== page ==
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Male-female Differences In The Natural History Of Ascending Thoracic Aortic Aneurysms: The DisSEXion Study
Maximiliaan L. Notenboom, BSc1, Arjen Gökalp, MD1, Kevin M. Veen, PhD1, Roland van Kimmenade, MD, PhD2, Guillaume Geuzebroek, MD, PhD2, Michel Verkroost, MD, PhD2, Jolien W. Roos-Hesselink, MD, PhD1, Ad J.J.C. Bogers, MD, PhD1, Johanna J.M. Takkenberg, MD, PhD1.
1Erasmus University Medical Center, Rotterdam, Netherlands, 2Radboud University Medical Center, Nijmegen, Netherlands.

OBJECTIVE:
To investigate the natural history of ascending thoracic aortic aneurysms (ATAAs) before surgical intervention with particular emphasis on male-female differences.
METHODS:
Adult ATAA patients who received diagnostic imaging and/or follow-up imaging between 2007-2020 were included in this retrospective cohort study. Aortic growth was calculated with CT-, MRI- and echocardiographic data by multivariable linear models, according to the instrumental variable approach, taking age and sex into account through interaction terms. Other outcomes of interest were differences in initial presentation, surgical intervention and mortality.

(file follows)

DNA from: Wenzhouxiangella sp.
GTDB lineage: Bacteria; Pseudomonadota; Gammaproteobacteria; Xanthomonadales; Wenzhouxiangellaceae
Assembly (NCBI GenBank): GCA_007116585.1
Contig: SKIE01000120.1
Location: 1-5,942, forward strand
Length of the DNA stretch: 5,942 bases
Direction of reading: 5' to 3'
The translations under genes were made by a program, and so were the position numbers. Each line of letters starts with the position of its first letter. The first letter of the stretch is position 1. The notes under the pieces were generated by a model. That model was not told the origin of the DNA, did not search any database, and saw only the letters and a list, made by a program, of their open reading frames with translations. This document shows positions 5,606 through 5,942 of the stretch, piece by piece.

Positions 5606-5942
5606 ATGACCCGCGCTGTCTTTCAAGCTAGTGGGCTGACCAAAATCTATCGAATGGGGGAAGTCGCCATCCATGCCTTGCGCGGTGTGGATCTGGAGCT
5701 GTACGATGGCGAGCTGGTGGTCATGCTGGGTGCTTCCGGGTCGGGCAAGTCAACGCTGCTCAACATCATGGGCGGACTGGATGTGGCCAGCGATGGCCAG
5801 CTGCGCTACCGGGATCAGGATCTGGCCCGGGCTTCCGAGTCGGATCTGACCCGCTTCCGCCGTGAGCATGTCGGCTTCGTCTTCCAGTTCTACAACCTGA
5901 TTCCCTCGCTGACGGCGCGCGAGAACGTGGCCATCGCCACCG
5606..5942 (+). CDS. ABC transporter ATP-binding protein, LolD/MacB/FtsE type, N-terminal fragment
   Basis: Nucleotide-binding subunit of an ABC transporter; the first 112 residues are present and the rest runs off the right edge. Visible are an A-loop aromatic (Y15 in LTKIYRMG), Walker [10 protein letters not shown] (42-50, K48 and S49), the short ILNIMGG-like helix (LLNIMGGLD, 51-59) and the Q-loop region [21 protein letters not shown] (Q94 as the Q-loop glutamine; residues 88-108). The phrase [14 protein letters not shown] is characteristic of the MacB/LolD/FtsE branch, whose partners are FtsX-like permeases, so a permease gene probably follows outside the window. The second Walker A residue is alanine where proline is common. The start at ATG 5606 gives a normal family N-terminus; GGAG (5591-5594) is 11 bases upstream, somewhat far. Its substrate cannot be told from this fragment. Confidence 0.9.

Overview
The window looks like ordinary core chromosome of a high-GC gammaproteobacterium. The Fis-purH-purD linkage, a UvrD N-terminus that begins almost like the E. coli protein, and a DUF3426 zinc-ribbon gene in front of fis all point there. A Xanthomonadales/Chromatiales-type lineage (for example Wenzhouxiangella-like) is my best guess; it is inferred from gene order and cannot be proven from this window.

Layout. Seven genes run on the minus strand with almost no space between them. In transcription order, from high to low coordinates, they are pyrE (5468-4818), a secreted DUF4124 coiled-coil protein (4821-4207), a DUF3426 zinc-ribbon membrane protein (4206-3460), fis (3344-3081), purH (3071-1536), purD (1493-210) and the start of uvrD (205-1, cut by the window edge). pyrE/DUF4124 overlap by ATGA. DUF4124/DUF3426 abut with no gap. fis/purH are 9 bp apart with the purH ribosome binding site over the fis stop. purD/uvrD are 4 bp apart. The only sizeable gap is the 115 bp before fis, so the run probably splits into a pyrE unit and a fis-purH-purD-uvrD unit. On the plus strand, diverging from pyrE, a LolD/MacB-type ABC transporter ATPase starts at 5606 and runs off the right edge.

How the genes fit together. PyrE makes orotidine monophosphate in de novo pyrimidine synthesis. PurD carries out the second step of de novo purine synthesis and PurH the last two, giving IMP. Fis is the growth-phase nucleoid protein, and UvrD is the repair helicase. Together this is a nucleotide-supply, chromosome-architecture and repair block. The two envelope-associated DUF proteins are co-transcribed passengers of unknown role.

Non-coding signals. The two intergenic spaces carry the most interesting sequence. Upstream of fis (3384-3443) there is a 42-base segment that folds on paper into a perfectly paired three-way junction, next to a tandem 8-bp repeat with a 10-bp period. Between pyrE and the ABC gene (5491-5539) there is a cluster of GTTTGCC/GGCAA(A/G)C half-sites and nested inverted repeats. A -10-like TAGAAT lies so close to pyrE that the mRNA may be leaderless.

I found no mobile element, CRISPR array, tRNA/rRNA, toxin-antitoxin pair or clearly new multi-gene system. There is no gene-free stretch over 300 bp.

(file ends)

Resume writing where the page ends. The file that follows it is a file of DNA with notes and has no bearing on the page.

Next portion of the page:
RESULTS:
A total of 939 patients were included (31.8% female). Median age was 62.4 [IQR 52.6-69.7] years for female patients and 59.0 [50.6-65.9] years for male patients (p<0.001). Male patients more often had a previous myocardial infarction (p<0.001) or previous dissection or aneurysm in a major artery other than the ascending aorta (p=0.009) before diagnosis. The 1- and 10-year survival rates for female patients were 98.9%±0.6% and 83.5%±3.1%, respectively. The 1- and 10-year survival rates for male patients were 98.8%±0.4% and 88.4%±1.8%, respectively (log-rank p=0.046). Aortic growth was comparable between female (0.42mm/y[0.24-0.60]) and male patients (0.40mm/y[0.28-0.52]) at the level of the sinus of Valsalva (p=0.709). However, at the level of the tubular ascending aorta, female patients demonstrate faster growth than male patients (0.66mm/y[0.49-0.83] versus 0.49mm/y[0.36-0.62], p=0.003). Cumulative incidence of surgical intervention was higher in female patients at 30d (6% versus 2.8%, p=0.018) and 10y (60.2% versus 48.6%, p=0.011) after diagnosis.
CONCLUSIONS:
ATAA expansion is faster in female patients at the level of the tubular ascending aorta, but not at the aortic root. Female patients undergo surgery more often and more quickly after diagnosis. Clinical practice would benefit from insights regarding male-female differences in presentation, treatment and outcomes of ATAAs and subsequent implementation of insights into guidelines.


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